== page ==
If you are reading this, you are likely aware of the biosolids situation in New England. Biosolids disposition (disposal and beneficial reuse) in New England has been a tenuous daily balance between our production of biosolids and outlets for disposition (land application/beneficial reuse, incineration, and landfills). There have been disruptions in that balance over the years that have resulted in short term challenges for New England water resource recovery facilities (WRRFs). Fortunately, the frontline companies and utilities that manage biosolids in this geography were able to (with hard work) keep the flow of biosolids material moving from our WRRF’s to outlets, sometimes redirecting hundreds of miles and across international borders.
In recent years the biosolids disposition balance in New England has become even more fragile due to concerns over PFAS. The “forever chemical” found in the biosolids and residuals of so many water reclamation facilities has led to new restrictions, strict regulations, and public outcry.
In April of 2022, Maine passed LD 1911 into law which bans land application of biosolids. This had an immediate effect not only on Maine WRRF’s but on WRRF’s throughout the region whose biosolids have historically been sent to Maine for processing and beneficial reuse. Biosolids management companies and utilities had no choice but to increase reliance on landfilling and long-distance hauling to Canada and elsewhere for the disposition of Maine and New England biosolids. The impacts to many WRRF’s have been significant cost increases for hauling and disposition services.
In recent days the situation has gone from fragile and expensive to unreliable, uncertain, and even more expensive due to the recent reduction in biosolids acceptance at a key landfill in Maine. This is forcing more reliance on long distance trucking to Canadian Provinces who are beginning to push back and are likely to ban import of U.S. biosolids. Add to this the recent reduction in liquid biosolids options in Rhode Island affecting several Massachusetts WRRF’s, and you have the current crisis where we are no longer in balance between daily production and stable outlets.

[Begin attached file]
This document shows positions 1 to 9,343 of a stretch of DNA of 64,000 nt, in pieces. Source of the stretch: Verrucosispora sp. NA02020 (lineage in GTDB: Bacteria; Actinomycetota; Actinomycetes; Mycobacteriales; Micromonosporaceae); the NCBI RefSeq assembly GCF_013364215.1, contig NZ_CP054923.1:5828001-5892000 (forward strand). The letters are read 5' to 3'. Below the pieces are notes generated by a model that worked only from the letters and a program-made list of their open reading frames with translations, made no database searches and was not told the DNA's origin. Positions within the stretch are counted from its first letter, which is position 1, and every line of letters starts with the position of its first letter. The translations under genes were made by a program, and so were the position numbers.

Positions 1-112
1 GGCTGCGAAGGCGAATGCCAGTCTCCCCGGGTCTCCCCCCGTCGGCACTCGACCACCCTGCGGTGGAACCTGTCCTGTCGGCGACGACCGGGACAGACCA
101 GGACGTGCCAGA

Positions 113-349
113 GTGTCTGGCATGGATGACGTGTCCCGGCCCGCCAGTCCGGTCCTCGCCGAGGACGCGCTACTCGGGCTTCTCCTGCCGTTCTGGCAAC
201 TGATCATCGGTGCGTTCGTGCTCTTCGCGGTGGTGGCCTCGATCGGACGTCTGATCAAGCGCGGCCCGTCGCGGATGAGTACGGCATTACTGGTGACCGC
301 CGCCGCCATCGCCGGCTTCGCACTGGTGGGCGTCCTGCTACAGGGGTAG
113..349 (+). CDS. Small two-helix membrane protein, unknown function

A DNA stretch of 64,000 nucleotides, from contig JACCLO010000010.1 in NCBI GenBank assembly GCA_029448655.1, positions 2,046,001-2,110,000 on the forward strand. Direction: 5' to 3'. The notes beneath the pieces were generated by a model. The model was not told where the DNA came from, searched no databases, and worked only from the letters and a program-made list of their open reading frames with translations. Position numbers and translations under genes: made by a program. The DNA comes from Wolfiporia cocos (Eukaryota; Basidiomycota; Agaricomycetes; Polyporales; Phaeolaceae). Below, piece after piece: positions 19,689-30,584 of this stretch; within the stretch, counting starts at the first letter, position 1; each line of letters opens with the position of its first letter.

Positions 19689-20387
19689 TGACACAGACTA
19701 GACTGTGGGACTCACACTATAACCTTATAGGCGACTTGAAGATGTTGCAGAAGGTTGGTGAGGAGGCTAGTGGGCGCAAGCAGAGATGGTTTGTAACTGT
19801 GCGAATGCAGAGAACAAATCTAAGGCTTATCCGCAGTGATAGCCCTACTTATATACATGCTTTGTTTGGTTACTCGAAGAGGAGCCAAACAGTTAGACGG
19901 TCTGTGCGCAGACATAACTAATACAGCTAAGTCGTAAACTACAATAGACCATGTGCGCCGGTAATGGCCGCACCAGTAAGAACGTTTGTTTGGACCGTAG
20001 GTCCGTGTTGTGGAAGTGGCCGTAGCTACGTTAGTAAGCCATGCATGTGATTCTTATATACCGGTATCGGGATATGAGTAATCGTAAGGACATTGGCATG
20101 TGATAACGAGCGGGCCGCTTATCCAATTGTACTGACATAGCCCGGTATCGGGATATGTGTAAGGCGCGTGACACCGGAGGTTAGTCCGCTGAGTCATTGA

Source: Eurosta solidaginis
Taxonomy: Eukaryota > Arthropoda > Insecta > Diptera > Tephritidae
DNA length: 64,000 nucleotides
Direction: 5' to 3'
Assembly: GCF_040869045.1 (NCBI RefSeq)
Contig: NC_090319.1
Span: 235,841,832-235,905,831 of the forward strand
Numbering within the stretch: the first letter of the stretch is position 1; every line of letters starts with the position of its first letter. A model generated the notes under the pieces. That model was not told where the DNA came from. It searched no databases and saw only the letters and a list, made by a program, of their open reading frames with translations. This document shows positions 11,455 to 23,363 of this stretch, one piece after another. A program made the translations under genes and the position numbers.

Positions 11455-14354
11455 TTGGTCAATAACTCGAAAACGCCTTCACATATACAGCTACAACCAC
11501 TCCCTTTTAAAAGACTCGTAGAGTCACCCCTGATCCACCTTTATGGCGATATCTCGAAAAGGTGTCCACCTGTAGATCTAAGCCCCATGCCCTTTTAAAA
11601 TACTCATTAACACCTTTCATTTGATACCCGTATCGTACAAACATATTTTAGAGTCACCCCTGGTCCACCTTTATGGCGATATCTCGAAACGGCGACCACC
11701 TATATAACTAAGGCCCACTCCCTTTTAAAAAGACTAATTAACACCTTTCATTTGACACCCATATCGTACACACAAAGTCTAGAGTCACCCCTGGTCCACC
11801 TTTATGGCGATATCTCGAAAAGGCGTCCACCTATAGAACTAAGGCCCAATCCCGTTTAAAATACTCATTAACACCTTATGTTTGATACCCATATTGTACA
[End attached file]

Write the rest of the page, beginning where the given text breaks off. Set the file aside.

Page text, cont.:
Long term solutions will require a combination of legislative and regulatory actions and permitting that balance the real concerns of PFAS in our environment with the consequences of well-meaning laws and rules. In addition, it is likely that significant capital investment (such as dryers and other volume reduction technologies) in WRRF’s and/or regional management facilities may be required. This will not happen quickly.
What you can do in the meantime
If your facility is already impacted by this escalating problem, we are here to help. We operate more than 50 treatment systems across the country and are working to find solutions for both those facilities and in partnership with our clients in communities throughout New England. There is no magic bullet, but our operating facilities, experience developing biosolids resiliency plans, implementing biosolids-related technologies, relationships with biosolids management services providers, and collaborations with regulators mean that we can be a resource to you as you navigate this crisis. Please don’t hesitate to reach out to us with your questions and concerns.